A system may include a substrate and one or more membranes coupled with the substrate. For example, the system may include a membrane spanning a well, where the membrane may have a layer to couple probe molecules to the membrane. The system may also include another membrane spanning another well, where the another membrane has a layer to couple probe molecules with the membrane. The system may include a cover to enclose the well and the another well. The system may include channels to provide fluid to the membranes.
In general, in another aspect, a method may include introducing fluid into a region proximate to a membrane, the fluid including one or more target molecules to be sensed. At least some of the target molecules may interact with the probe molecules and cause the membrane to deflect. The method may include measuring the deflection of the membrane. The deflection may be measured using optical detection methods and/or electrical detection methods.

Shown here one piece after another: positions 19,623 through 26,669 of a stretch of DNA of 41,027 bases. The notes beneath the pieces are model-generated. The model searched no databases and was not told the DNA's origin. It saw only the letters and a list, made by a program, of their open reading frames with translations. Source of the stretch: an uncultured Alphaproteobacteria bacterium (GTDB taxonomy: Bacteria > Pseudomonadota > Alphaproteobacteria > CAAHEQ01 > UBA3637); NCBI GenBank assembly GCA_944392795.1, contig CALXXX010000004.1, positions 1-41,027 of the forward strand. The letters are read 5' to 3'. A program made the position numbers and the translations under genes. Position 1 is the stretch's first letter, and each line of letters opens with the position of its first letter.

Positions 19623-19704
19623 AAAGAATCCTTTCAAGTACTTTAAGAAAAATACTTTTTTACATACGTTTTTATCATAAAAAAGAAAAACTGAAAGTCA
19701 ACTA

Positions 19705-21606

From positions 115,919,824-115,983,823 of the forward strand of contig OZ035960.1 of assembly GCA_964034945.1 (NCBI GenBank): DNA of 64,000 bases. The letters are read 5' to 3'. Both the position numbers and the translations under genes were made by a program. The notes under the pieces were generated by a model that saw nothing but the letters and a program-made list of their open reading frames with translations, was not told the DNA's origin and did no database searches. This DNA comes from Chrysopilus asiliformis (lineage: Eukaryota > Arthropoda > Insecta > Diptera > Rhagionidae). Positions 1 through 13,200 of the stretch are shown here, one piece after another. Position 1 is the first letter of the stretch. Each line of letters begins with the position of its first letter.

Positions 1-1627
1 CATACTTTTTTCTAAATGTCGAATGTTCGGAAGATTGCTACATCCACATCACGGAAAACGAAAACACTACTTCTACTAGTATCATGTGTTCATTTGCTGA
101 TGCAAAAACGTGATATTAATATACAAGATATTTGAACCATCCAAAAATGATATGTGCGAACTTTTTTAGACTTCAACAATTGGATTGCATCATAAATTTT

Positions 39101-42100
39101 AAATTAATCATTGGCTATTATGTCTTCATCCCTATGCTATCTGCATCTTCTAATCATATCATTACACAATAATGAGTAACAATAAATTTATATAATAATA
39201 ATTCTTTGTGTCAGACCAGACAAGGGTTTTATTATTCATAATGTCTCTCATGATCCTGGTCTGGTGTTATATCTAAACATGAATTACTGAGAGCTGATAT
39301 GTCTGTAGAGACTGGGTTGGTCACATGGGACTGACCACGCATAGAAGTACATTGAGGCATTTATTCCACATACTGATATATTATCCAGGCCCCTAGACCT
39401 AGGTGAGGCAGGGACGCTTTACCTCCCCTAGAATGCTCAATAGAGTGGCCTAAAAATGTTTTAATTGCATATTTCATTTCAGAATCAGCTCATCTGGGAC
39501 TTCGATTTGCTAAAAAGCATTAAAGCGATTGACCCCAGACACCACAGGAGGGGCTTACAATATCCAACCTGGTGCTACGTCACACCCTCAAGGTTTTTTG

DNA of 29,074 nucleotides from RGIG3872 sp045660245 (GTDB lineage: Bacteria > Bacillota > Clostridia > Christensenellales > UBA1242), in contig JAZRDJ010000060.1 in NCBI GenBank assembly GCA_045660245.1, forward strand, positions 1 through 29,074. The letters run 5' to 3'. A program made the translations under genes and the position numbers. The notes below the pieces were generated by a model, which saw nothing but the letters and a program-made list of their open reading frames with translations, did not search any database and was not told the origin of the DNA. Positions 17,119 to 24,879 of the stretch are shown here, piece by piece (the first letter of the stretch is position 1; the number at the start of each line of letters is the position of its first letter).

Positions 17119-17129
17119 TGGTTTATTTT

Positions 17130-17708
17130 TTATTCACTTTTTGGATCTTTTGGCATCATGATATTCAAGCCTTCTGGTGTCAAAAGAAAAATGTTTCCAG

The details of one or more implementations are set forth in the accompanying drawings and the description below. Other features and advantages will be apparent from the description and drawings, and from the claims.
Example 3. Spectral Imaging of Deep Tissue, Approved in 2008.
|United States Patent||7,321,791|
|Date||January 22, 2008|
|Title||Spectral imaging of deep tissue|
|Abstract||Apparatus and methods are provided for the imaging of structures in deep tissue within biological specimens, using spectral imaging to provide highly sensitive detection. By acquiring data that provide a plurality of images of the sample with different spectral weightings, along with subsequent spectral analysis, light emission from a target compound is separated from autofluorescence in the sample. With the autofluorescence reduced or eliminated, an improved measurement of the target compound is obtained.|